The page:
Trochoidal Milling Feeds & Speeds
Now how do we use G-Wizard Calculator to figure out the Feeds and Speeds for such a path?
Actually, it’s pretty simple. Here is one all set up:
Feeds and Speeds for a Trochoidal Milling operation to cut a slot…
First, you set up the machine, material and tool. We’re cutting some mild steel with a 1/2″ 4 flute carbide endmill.
Next, you need to tell it the cutting conditions. We’re doing a 1/2″ deep slot, so I went with a full 1/2″ of cut depth. Our cut width, or stepover is important because it governs how much we can accelerate due to High Speed Machining. The less of the tool that’s in the cut, due to smaller stepover, the faster we can go. But there’s a tradeoff. If you make the stepover too small, the cutter goes spinning through the material crazy fast but it doesn’t accomplish all that much and the MRR falls. Most authorities suggest 10-30% of tool diameter as a good starting point. You can fiddle with it from there, keeping an eye on the MRR, until you find a value that suits your needs. For this example, I chose a 30% stepover, or 0.150″.
Okay, the last step is to turn on the HSM Feeds and Speeds feature of G-Wizard. Just click the “Use HSM Feeds and Speeds” checkbox and your Feeds and Speeds are updated. We can see an RPM Factor and a Feedrate Factor that are each close to 2. That means that since we can guarantee this is an HSM tool path that will keep a constant TEA, both the RPM and the Feedrate can be bumped up to nearly 2 times the conventional feedrates.
Wow! Those HSM toolpaths move right along, don’t they? For more on Feeds and Speeds for HSM Machining, try our Feeds and Speeds Tutorial chapter on HSM. In this case, we’re getting an MRR of 5.2 cubic inches of material per minute and running about 3.5 Horsepower into the cut.
How About Optimizing Trochoidal Milling Even Further and More Easily?
That’s a conventional Feeds and Speeds Calculation of Trochoidal Milling, but G-Wizard can do an even better job for you using a feature called “Cut Optimizer”. The idea behind “Cut Optimizer” is to find the maximum width of cut (or depth of cut, or feedrate, it’s multipurpose) that can be used without too much Tool Deflection. This feature is unique to G-Wizard, you can’t get it elsewhere, and it sure is powerful.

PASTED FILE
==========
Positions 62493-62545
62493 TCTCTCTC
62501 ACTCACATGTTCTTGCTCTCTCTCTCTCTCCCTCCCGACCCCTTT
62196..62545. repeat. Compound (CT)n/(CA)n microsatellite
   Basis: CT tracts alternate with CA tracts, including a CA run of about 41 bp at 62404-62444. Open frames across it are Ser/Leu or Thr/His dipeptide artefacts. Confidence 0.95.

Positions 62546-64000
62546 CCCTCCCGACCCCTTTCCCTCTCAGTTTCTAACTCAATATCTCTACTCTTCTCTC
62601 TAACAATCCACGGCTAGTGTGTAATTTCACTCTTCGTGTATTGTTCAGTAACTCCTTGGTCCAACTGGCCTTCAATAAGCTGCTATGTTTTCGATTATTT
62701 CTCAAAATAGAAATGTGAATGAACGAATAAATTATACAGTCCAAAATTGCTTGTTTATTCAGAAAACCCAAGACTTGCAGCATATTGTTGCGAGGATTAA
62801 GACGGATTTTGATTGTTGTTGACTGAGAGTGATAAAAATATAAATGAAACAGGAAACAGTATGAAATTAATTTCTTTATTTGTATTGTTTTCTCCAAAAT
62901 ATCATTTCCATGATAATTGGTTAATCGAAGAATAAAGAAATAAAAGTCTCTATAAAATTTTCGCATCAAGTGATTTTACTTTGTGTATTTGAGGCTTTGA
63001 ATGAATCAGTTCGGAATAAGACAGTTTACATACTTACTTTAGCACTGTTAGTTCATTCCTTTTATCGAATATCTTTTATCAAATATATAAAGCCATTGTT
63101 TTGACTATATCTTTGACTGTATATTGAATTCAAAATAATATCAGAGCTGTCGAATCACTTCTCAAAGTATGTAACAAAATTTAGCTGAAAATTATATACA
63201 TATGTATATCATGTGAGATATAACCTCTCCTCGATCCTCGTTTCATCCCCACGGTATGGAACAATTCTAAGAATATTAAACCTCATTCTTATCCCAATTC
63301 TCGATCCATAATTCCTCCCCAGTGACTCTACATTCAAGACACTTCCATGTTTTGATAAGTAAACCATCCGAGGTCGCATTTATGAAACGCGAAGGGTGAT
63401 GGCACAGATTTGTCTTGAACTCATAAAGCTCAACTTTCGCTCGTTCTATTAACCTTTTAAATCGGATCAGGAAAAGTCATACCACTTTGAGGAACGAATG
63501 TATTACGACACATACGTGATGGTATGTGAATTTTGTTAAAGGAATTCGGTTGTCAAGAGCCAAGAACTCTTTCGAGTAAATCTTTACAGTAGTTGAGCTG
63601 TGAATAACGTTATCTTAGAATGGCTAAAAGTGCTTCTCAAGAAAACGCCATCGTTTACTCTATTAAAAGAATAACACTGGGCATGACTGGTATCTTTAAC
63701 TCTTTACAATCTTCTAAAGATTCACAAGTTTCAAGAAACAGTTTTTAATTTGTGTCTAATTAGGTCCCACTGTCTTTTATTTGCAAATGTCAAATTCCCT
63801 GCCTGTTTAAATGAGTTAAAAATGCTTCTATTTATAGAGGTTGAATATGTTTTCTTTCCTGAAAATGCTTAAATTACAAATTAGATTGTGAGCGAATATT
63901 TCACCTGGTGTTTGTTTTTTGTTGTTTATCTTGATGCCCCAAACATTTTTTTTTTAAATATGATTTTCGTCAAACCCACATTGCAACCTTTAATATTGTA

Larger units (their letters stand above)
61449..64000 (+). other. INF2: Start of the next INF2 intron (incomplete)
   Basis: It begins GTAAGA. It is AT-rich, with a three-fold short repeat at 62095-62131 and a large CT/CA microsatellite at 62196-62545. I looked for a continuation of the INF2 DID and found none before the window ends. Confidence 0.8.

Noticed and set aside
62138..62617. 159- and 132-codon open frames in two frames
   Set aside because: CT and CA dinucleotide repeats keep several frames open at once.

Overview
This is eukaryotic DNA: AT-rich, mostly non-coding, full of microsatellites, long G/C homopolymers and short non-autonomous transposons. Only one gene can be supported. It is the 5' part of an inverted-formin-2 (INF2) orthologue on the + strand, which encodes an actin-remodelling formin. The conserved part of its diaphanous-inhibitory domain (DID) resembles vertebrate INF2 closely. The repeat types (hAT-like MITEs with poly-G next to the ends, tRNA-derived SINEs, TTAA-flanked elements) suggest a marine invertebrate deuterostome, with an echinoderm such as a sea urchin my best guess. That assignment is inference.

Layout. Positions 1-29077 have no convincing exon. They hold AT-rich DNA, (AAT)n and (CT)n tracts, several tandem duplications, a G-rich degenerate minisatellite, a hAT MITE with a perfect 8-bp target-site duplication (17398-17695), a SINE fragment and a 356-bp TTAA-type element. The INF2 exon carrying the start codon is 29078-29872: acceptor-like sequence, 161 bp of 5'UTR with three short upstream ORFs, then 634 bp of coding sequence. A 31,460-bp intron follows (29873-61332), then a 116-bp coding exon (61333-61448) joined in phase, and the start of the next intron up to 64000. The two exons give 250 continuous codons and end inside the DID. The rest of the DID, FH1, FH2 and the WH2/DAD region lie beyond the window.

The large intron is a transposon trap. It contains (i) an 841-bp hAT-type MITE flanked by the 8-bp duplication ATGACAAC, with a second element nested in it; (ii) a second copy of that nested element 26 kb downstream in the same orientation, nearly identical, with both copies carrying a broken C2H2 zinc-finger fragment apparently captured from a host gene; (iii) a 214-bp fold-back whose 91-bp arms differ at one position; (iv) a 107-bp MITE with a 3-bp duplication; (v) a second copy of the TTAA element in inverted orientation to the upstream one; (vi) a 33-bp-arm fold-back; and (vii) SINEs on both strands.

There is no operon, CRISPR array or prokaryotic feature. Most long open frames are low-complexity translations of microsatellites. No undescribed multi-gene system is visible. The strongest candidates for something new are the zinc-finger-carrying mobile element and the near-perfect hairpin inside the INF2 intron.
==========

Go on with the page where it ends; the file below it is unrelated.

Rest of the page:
While many authorities tell you as I mentioned to use 10-30% of diameter for stepover, check out what happens when we use the Cut Optimizer to maximize our stepover:
We’ve pushed the Cut Width up to 0.4375, which is 87.5% of diameter. As a result, or Material Removal Rate is no 7.4928 and we’re using about 5.5 spindle horsepower.
Why is this much higher stepover outperforming the recommended 10-30% stepover numbers?
Here’s the thing:
We can go faster with an HSM toolpath because we aren’t slamming into any corners that shock the tool. But that says little about stepover. The role of reduced stepover is twofold. First, it unshrouds the flutes of the cutter so chips can be flung out of the cut radially–they don’t have to be carried up and out by the helix. Second, we give the flutes more time exposed to air instead of cut, and they get a chance to cool off a bit.
But there’s a trade-off. Those advantages are traded off against the fact that we’re cutting less material per revolution with lower stepovers. What G-Wizard has done here is found a sweeter spot than the usual recommendations.
Some sources are starting to recommend larger stepovers for softer materials, but we were one of the first because of the ability to simulate these things with G-Wizard.
If you’d like to try G-Wizard Calculator for yourself, hop on over to the GW Calculator home page for a free 30 day trial.